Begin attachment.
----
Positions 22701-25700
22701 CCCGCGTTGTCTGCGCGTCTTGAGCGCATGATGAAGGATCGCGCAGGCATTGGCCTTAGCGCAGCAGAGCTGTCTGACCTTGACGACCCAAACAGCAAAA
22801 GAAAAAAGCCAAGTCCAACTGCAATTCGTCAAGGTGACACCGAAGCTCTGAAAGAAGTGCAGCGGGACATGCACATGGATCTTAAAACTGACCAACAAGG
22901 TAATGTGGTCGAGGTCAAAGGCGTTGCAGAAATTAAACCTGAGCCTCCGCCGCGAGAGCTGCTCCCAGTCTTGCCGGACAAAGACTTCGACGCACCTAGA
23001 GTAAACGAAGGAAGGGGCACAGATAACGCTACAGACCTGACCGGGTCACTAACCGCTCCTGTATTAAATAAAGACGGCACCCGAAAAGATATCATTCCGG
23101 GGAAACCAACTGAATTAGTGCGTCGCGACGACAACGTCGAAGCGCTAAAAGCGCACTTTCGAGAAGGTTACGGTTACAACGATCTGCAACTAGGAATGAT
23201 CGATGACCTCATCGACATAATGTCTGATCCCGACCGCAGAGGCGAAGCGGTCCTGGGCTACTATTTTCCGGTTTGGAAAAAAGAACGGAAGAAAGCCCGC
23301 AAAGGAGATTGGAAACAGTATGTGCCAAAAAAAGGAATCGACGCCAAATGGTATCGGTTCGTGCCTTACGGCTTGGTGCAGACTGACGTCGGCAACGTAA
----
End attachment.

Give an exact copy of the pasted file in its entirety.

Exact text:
Positions 22701-25700
22701 CCCGCGTTGTCTGCGCGTCTTGAGCGCATGATGAAGGATCGCGCAGGCATTGGCCTTAGCGCAGCAGAGCTGTCTGACCTTGACGACCCAAACAGCAAAA
22801 GAAAAAAGCCAAGTCCAACTGCAATTCGTCAAGGTGACACCGAAGCTCTGAAAGAAGTGCAGCGGGACATGCACATGGATCTTAAAACTGACCAACAAGG
22901 TAATGTGGTCGAGGTCAAAGGCGTTGCAGAAATTAAACCTGAGCCTCCGCCGCGAGAGCTGCTCCCAGTCTTGCCGGACAAAGACTTCGACGCACCTAGA
23001 GTAAACGAAGGAAGGGGCACAGATAACGCTACAGACCTGACCGGGTCACTAACCGCTCCTGTATTAAATAAAGACGGCACCCGAAAAGATATCATTCCGG
23101 GGAAACCAACTGAATTAGTGCGTCGCGACGACAACGTCGAAGCGCTAAAAGCGCACTTTCGAGAAGGTTACGGTTACAACGATCTGCAACTAGGAATGAT
23201 CGATGACCTCATCGACATAATGTCTGATCCCGACCGCAGAGGCGAAGCGGTCCTGGGCTACTATTTTCCGGTTTGGAAAAAAGAACGGAAGAAAGCCCGC
23301 AAAGGAGATTGGAAACAGTATGTGCCAAAAAAAGGAATCGACGCCAAATGGTATCGGTTCGTGCCTTACGGCTTGGTGCAGACTGACGTCGGCAACGTAA